South Africa target Ageas Bowl Cricket World Cup turnaround as they prepare for crunch clash with India

South Africa head for the Ageas Bowl on Wednesday knowing they need to cause a major upset against India if they are to get their World Cup campaign back on track.

Monday, 3rd June 2019, 12:22 pm
Skipper Faf du Plessis, left, with Aiden Markram during the group stage World Cup defeat to Bangladesh. Picture: Alex Davidson/Getty Images

Soundly beaten by favourites England in the tournament opener, the Proteas’ disappointing start to the World Cup continued on Sunday as they slumped to a 21-run defeat against Bangladesh at The Oval. 

Shorn of star bowler Dale Steyn, South Africa saw their usually potent bowling attack blunted by a fine batting display from the Tigers.

With Steyn still touch-and-go for Wednesday’s match with India and Lungi Ngidi picking up a hamstring strain, injuries could well force a change in approach. 

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Captain Faf du Plessis said: ‘Our plan was to try in both the England game and this game, try to make sure that we target them with aggressive bowling.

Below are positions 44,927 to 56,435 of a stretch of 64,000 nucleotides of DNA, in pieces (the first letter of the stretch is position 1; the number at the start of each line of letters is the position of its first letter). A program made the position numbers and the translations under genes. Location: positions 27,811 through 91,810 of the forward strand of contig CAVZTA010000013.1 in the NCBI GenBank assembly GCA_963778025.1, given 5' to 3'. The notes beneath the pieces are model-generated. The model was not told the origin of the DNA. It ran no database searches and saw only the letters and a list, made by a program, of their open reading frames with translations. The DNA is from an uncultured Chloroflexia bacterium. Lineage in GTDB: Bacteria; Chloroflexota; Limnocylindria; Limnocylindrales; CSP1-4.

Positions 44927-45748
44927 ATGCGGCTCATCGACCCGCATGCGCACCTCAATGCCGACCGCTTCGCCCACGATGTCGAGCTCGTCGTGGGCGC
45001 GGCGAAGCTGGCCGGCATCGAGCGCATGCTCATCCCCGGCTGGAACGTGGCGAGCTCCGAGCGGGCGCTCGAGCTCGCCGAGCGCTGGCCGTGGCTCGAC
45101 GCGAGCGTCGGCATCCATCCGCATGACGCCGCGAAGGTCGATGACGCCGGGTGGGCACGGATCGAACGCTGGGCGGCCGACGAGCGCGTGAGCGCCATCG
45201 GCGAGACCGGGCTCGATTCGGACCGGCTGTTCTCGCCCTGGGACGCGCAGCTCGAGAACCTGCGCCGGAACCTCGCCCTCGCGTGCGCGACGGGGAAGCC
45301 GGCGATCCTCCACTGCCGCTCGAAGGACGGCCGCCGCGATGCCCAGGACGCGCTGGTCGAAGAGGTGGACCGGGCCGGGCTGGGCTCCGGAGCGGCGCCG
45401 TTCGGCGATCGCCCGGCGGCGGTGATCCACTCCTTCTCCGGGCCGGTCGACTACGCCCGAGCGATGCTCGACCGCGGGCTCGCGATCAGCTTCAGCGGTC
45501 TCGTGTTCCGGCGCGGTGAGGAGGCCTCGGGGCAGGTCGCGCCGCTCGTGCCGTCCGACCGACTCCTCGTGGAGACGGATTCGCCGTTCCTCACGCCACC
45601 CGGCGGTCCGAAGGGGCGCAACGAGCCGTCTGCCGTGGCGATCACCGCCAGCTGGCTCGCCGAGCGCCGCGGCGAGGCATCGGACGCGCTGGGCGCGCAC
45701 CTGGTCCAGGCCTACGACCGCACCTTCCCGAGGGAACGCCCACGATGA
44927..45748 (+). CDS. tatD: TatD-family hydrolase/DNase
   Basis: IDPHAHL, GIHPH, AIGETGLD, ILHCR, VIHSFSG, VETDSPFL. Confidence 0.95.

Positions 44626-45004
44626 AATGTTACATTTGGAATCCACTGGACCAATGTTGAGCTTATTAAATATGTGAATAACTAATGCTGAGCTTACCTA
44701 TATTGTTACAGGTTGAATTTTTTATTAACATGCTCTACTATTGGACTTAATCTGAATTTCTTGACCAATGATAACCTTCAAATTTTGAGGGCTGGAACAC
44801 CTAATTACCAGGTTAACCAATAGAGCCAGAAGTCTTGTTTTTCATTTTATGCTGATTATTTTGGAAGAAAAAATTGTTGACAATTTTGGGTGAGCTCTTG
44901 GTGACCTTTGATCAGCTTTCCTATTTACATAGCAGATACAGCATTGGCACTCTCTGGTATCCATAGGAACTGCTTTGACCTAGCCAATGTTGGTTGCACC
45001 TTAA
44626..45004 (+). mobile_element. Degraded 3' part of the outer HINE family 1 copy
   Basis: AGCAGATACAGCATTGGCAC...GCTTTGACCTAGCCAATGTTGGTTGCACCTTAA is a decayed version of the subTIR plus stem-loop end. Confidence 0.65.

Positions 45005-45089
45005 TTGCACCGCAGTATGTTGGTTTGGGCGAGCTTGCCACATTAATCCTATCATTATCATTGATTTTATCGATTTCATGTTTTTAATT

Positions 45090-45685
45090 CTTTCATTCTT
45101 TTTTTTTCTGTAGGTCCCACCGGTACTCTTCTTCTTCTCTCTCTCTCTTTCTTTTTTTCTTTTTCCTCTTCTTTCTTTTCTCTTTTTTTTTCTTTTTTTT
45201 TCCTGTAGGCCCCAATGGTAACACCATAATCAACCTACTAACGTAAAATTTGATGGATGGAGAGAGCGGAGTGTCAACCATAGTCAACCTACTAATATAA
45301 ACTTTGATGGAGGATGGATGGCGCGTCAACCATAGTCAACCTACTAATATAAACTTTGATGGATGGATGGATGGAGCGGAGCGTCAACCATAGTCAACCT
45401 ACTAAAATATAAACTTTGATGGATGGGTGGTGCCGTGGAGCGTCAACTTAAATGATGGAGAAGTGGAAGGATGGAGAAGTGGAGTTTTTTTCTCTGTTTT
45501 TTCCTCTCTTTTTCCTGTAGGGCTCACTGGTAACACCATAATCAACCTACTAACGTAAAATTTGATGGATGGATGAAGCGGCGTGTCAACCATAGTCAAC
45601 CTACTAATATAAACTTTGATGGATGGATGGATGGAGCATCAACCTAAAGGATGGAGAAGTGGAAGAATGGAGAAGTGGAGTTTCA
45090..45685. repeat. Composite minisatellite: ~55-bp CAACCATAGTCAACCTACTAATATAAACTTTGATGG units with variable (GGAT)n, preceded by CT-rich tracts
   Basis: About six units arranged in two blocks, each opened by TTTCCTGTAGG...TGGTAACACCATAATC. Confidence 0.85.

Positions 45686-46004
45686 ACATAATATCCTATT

‘Plan A is gone because Plan A was those main bowlers playing together. 

‘They haven’t played a game together on this tour.

‘Initially, Plan B was Anrich Nortje as an extra pace bowler that we had lined up for if we had an injury, to have another X-factor bowler that can bowl 145km-per-hour-plus. He got injured, as well.

‘If Anrich was here, you could say, “listen Dale, it's getting to that time now where you need to play or we need to substitute you.”

‘But now we have got two or three down.

‘So now you’re moving into your all-rounder territory.

‘You have two medium pace all-rounders and then you have Chris Morris that sits in between your fast bowlers and your medium pace bowlers.

‘So now we have to really look at what we can do to try to be effective.

‘Is it playing all-rounders together, do we play two spinners?

‘Now it’s reshuffling all our cards and see how best we can deal with it.’

Facing Virat Kohli’s fancied side is a daunting prospect for any team, but Du Plessis insists he will not stop believing that South Africa can turn things around.

He added: ‘I have to believe that. I wouldn't be South African if I said no.

‘Every single player in our dressing room is not playing to their full potential, and that’s why we’re not putting the performances in.

‘As soon as that starts happening, then those things will change.

‘We’re playing a strong team in India, and as a team, we know we’re not good enough at the moment and we have to turn it around.’